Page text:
By anon265233 — On May 01, 2012

I am 14. I am an only child, and I live in the country with no child neighbors. I am a bit of a weird nerd, and I'm certainly not the "popular" kid.

Anyway, I also have an immature imagination, but scholastically, my IQ is higher than my mother's. Lately, wherever I go -- to church functions, or school stuff, I feel pressure to act older and be a leader. I enjoy it, but it's really hard. I usually end up saying prayers, teaching a few classes, volunteering while everyone just lazes around, and stuff like that.

So I feel like I have to escape, so I have imaginary friends who go with me everywhere. I haven't had much time for them lately, which is good. I think that having imaginary friends is fine, as long as they're not inappropriate, which will just lead you to do those same things in real life.

Also, I suggest that whoever has "excessive" imaginary friends should go out and try to find a new hobby and try to make something good of themselves.

By anon259071 — On Apr 04, 2012

I'm 18 and I have lots of imaginary friends. Most of them are characters from anime or tv shows that I like. I kind of invented this home in my brain that I call "The Mind Mansion". There, all the characters live and interact with each other. I often talk to them in the real world telepathically.

Just a little while ago, I was talking to Kisame and Itachi from "Naruto" about a Biology test I just took. It all started up when I was around 12 or 13. I guess I mostly got lonely. I have siblings and lots of friends, but sometimes it's just nice to have someone there to talk to when I'm up at 1 a.m. and I feel social.

I know they're not real and I can't see them physically. They appear only when I want them to and I decide what they'll say based on what I know about the character. Basically, we go on adventures around my house together, or they bug me when I know I have to get up for the day and they keep at it until I'm out of bed.

Sometimes, I'll imagine myself in the mind mansion interacting with them and being all-powerful in my own world.It's really fun! I don't have any problem with them, and they aren't affecting my dull life at all. So I think I'll keep them around until I'm ready to venture out on my own. But I'm in no rush.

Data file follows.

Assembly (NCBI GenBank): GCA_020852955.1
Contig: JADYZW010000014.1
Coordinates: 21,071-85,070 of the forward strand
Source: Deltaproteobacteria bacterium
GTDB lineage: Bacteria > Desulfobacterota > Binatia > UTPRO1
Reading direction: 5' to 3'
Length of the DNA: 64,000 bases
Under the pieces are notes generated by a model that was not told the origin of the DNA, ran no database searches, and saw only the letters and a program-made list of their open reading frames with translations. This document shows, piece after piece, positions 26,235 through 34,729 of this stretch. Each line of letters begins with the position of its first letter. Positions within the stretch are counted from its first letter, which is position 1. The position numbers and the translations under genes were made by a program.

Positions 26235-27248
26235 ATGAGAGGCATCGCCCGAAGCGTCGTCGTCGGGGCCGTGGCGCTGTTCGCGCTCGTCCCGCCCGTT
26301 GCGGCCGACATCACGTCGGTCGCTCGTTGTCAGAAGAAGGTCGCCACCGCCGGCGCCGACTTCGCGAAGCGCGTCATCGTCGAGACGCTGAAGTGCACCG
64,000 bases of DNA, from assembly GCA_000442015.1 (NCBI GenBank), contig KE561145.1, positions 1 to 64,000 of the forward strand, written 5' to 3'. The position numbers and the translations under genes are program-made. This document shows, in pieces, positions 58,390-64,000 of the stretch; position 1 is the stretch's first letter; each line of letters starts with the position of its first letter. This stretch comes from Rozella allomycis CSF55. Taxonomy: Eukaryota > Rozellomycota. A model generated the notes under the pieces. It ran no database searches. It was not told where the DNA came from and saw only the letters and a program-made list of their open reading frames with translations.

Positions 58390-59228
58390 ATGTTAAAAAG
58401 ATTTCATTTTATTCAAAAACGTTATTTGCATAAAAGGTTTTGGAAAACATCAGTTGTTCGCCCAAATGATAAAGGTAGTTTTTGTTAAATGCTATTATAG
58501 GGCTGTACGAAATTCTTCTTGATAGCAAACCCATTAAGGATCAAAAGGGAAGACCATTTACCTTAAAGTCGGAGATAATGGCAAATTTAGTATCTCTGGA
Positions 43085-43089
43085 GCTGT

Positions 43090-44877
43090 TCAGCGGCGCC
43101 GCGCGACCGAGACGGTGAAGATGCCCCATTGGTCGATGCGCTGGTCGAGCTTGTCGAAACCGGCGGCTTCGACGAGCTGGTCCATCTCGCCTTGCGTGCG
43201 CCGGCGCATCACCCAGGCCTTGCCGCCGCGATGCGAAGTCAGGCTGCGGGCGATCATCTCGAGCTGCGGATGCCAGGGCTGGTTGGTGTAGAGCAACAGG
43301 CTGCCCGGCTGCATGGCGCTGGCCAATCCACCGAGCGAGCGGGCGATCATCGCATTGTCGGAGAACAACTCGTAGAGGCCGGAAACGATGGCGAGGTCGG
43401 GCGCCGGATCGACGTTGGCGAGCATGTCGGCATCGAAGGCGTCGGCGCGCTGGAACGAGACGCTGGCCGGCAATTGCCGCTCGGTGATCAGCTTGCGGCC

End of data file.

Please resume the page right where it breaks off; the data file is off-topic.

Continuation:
By anon257703 — On Mar 28, 2012

I'm 13 and I don't think it's that strange. I have this 'other world' where I take characters from books, TV shows, etc. and transform them into having the attitudes I want them to have. I create back stories and lives and friendships for them and then I let them live by pretending to be them. I talk to myself a lot and I have paranoia/anxiety issues.

By anon250957 — On Feb 27, 2012

I can't remember having an imaginary "friend," but I can say that I create imaginary people in my head. I give them faces, hairstyles, races, personalities and even background stories.

I also tend to create imaginary lands, usually fantasy. I often tie the "individuals" to the "lands" and end up creating some sort of story in my head. Because of this, I end up daydreaming all the time - so much I think it's abnormal. These invented people all have unique personalities, etc., and can have relationships with each other. I'm an artist, so I often draw these things as best I can, hoping that they will "get out" that way.

I'm apparently a lot different from the rest of the members of my family -- so much that I can't really tell if something is wrong with me somehow, or if I'm just a really creative person. I'm currently 19, but this has been going on since I was about six.

Maybe I'm just a weirdo. But weird is normal for artists, I guess.

By Lilac54 — On Feb 14, 2012

I have some unwanted imaginary friends that I cannot get rid of.

Their names are Alvin, Simon, and Theodore and they sound like they really are the chipmunks. I don't want to hear them speak at all in my head because it hurts when I hear their voices. Even though they are imaginary, the pain I feel is real.

By anon244572 — On Feb 01, 2012

I'm 15 almost 16 years old and I have imaginary Harry Potter characters as friends, and I make up situations for us to deal with, using magic. I know that they are not real and I can close my mind to them until anytime I want them there again, usually during school and with real friends.

I think it's quite a good thing to do, especially if you live in a town without much adventure. But if you ever feel these friends or enemies get out of control, do talk with an understanding adult or a psychiatrist you can trust.

By anon242139 — On Jan 22, 2012

I'm nearly 13 and I've had imaginary friends since forever. When I was younger, I had a whole universe in my head and my friends were from that universe. They always aged with me.

Now that I'm older, I have a couple of friends who basically shape shift into anyone I want to talk to. Usually it's my crush or my guy sort-of-friend (I'm a girl) because I'd like to get to know them better in real life and when I imagine them, I can talk to them without fear of humiliating myself. I think it's great having an imaginary friend because I can share everything with them and it's like having a diary that nobody will ever read and that you'll never lose.